• Fed raised its short-term interest

    The Federal Reserve Bank (the Fed) of the U.S. finally raised its short-term interest rate for the first time in nearly a decade yesterday. There is a misconception amongst consumers that mortgage rates automatically will push higher because of this. The Fed, however, does not control long-term rates, which are actually based on economic conditions and inflation expectations. On the other hand, consumers will be impacted as the following rates are adjusted higher - short term interest rate loans, credit card rates, HELOC rates, and auto, business and student loans.

    Americans filing for first-time unemployment benefits declined in the latest week, signaling ongoing improvement in the labor markets. Weekly Initial Jobless Claims fell 11,000 in the latest week to 271,000, the 41st straight week below the 300,000 level. That is the longest stretch since the early 1970s. The four-week moving average of claims, which irons out seasonal abnormalities, remained unchanged at 270,500. Continuing claims or those who still receive benefits fell 7,000 to 2.24 million.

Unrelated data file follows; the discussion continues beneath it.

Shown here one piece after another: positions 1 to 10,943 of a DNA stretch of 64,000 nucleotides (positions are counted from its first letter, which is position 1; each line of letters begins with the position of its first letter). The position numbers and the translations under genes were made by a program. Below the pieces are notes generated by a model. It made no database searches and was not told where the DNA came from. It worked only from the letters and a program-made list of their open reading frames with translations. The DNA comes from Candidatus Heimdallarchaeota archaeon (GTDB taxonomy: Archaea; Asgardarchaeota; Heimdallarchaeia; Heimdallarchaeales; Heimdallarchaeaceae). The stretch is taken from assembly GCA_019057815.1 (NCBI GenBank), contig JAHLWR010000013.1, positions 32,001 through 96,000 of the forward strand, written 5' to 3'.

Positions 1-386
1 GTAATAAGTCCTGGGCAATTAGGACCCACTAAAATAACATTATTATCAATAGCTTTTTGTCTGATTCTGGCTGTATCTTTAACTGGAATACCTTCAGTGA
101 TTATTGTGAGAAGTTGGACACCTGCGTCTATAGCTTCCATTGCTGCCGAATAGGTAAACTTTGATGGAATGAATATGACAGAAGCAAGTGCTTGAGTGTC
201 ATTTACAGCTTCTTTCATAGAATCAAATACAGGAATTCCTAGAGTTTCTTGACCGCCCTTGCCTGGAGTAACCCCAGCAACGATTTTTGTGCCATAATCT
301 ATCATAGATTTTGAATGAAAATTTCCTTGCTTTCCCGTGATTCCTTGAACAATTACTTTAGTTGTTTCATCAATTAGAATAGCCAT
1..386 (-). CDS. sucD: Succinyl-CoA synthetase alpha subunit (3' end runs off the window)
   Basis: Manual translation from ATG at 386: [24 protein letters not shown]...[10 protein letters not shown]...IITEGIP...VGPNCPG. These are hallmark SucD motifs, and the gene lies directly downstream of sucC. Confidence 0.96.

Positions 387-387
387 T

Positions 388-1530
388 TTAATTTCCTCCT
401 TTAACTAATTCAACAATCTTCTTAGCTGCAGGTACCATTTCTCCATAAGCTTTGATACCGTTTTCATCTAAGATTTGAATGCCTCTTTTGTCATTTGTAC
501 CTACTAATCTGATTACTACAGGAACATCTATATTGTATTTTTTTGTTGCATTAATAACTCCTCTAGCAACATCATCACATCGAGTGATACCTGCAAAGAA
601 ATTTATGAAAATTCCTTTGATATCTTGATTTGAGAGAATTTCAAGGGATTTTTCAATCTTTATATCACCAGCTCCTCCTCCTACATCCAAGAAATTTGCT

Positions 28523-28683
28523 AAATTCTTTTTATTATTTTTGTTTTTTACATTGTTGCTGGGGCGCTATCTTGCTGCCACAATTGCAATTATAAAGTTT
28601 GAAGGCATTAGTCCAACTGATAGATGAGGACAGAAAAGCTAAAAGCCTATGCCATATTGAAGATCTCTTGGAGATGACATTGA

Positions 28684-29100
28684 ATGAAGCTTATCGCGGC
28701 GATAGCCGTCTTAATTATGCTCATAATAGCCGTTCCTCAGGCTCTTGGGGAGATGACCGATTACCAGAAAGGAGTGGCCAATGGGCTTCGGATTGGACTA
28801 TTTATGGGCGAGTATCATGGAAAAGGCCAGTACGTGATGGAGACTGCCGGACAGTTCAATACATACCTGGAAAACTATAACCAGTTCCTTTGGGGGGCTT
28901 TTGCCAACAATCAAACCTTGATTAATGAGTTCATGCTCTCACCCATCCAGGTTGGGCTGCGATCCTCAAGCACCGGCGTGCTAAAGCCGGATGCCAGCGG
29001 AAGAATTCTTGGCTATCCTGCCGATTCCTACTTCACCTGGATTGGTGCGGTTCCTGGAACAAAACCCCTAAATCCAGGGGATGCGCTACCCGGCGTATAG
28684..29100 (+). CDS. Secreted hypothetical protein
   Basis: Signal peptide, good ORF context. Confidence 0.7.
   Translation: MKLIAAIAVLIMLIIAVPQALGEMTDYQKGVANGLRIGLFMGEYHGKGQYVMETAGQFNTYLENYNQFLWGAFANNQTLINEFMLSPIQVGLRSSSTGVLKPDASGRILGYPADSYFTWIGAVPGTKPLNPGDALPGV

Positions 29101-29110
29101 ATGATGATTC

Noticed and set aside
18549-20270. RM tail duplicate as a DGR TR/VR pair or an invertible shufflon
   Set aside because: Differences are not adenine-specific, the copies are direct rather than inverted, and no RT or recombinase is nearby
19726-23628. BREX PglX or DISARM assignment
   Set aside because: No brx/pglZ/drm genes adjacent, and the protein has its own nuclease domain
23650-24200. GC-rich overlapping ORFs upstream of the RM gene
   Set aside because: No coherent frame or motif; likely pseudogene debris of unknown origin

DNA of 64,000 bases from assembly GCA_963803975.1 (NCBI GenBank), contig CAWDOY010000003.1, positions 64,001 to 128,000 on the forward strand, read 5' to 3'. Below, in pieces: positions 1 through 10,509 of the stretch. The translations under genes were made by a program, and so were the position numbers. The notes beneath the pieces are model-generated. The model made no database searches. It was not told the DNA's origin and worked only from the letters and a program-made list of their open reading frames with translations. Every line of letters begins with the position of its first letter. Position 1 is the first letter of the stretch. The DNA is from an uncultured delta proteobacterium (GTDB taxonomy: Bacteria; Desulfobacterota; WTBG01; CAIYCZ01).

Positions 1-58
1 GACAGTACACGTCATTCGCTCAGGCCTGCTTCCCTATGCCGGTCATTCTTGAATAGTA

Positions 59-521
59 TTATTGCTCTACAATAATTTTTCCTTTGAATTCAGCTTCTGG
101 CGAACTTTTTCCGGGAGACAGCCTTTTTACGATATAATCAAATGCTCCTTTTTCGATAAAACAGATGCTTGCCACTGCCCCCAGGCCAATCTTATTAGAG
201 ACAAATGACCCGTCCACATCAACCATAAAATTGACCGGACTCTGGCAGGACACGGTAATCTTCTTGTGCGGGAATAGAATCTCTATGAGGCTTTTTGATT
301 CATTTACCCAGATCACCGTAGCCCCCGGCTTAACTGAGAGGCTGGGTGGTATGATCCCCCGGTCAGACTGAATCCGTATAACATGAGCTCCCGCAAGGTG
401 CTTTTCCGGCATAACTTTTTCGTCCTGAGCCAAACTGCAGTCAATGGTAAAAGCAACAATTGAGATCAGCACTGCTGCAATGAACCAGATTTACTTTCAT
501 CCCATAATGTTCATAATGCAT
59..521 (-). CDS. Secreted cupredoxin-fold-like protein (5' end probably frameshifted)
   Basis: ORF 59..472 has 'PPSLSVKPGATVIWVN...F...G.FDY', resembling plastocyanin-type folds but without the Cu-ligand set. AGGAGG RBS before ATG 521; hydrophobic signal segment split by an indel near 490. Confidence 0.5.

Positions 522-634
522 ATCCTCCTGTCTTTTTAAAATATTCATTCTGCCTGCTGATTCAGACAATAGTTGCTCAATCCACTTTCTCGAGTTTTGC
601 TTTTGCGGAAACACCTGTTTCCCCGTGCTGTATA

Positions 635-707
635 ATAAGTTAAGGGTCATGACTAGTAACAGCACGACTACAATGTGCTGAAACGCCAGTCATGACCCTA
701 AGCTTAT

Fannie Mae released its December 2015 Economic and Housing Outlook this week revealing that economic activity in the fourth quarter appears to be weaker than expected. The report went on to say that real consumer spending is expected to rebound early next year amid a tightening labor market and a renewed decline in gasoline prices, helping to offset persistent economic headwinds. “Home sales will likely remain subdued in the near term, but private residential construction spending started the fourth quarter on a strong note and housing demand is looking up as we head into next year,” said Fannie Mae Chief Economist Doug Duncan.